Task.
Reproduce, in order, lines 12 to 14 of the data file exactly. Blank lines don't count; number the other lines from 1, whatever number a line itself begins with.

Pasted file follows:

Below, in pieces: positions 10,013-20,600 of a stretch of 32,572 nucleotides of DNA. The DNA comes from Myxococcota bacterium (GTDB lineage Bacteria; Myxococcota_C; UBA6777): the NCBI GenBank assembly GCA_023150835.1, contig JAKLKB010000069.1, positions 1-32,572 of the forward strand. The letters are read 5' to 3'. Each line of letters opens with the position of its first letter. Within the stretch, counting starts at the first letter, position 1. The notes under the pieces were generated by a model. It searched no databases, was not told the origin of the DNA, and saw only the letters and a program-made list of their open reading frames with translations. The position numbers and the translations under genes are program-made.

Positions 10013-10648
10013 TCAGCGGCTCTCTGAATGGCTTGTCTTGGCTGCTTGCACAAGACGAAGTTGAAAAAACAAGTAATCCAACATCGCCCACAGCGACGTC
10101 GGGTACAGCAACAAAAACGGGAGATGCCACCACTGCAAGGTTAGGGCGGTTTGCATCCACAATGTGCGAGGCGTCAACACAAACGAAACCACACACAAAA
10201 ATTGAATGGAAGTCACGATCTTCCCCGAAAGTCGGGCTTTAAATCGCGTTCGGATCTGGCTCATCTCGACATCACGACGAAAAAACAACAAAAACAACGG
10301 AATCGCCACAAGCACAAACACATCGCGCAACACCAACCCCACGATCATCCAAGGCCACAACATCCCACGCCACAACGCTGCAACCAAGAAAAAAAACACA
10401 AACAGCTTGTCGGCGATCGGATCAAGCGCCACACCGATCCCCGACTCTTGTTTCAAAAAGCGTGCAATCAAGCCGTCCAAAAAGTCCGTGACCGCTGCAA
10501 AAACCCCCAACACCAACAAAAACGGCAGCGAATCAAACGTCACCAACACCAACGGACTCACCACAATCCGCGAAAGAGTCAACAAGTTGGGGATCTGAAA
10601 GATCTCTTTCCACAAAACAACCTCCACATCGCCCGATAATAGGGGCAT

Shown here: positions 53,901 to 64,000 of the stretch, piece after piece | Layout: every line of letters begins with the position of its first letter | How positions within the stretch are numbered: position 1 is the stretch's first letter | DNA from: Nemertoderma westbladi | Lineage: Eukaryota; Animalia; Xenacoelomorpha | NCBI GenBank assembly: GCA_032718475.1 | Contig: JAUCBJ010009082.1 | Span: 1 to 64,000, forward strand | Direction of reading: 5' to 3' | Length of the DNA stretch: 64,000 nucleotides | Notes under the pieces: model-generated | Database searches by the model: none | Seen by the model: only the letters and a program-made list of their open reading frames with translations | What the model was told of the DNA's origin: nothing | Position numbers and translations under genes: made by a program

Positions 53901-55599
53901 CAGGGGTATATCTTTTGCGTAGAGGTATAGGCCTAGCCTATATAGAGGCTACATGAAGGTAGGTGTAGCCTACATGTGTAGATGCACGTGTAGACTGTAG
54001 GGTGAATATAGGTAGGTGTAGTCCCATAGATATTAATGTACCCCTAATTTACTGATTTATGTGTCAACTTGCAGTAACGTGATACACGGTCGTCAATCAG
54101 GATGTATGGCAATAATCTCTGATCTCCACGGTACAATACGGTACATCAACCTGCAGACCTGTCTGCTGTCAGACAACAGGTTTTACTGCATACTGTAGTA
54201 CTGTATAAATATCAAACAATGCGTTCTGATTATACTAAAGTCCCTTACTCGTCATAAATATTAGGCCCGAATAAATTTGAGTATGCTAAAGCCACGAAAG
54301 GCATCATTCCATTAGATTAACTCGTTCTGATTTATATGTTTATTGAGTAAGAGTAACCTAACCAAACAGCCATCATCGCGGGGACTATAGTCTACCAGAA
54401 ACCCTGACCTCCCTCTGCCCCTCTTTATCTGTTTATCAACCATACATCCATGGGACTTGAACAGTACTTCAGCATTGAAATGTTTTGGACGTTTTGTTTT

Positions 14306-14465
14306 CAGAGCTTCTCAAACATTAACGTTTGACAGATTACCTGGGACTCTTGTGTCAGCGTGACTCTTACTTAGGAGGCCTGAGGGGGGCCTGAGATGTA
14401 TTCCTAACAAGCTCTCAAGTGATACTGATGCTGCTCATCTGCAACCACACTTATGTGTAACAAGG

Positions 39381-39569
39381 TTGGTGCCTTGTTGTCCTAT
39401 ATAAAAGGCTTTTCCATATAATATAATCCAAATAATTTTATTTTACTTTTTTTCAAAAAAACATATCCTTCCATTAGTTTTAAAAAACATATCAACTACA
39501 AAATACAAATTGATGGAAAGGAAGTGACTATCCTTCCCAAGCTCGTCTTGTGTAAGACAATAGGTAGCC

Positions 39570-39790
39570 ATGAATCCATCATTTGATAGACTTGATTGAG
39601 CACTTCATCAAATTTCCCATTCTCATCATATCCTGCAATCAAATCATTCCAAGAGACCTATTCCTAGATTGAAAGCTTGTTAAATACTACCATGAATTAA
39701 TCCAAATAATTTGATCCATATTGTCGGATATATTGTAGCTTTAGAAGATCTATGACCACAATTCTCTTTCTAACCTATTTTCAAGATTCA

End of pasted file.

53901 CAGGGGTATATCTTTTGCGTAGAGGTATAGGCCTAGCCTATATAGAGGCTACATGAAGGTAGGTGTAGCCTACATGTGTAGATGCACGTGTAGACTGTAG
54001 GGTGAATATAGGTAGGTGTAGTCCCATAGATATTAATGTACCCCTAATTTACTGATTTATGTGTCAACTTGCAGTAACGTGATACACGGTCGTCAATCAG
54101 GATGTATGGCAATAATCTCTGATCTCCACGGTACAATACGGTACATCAACCTGCAGACCTGTCTGCTGTCAGACAACAGGTTTTACTGCATACTGTAGTA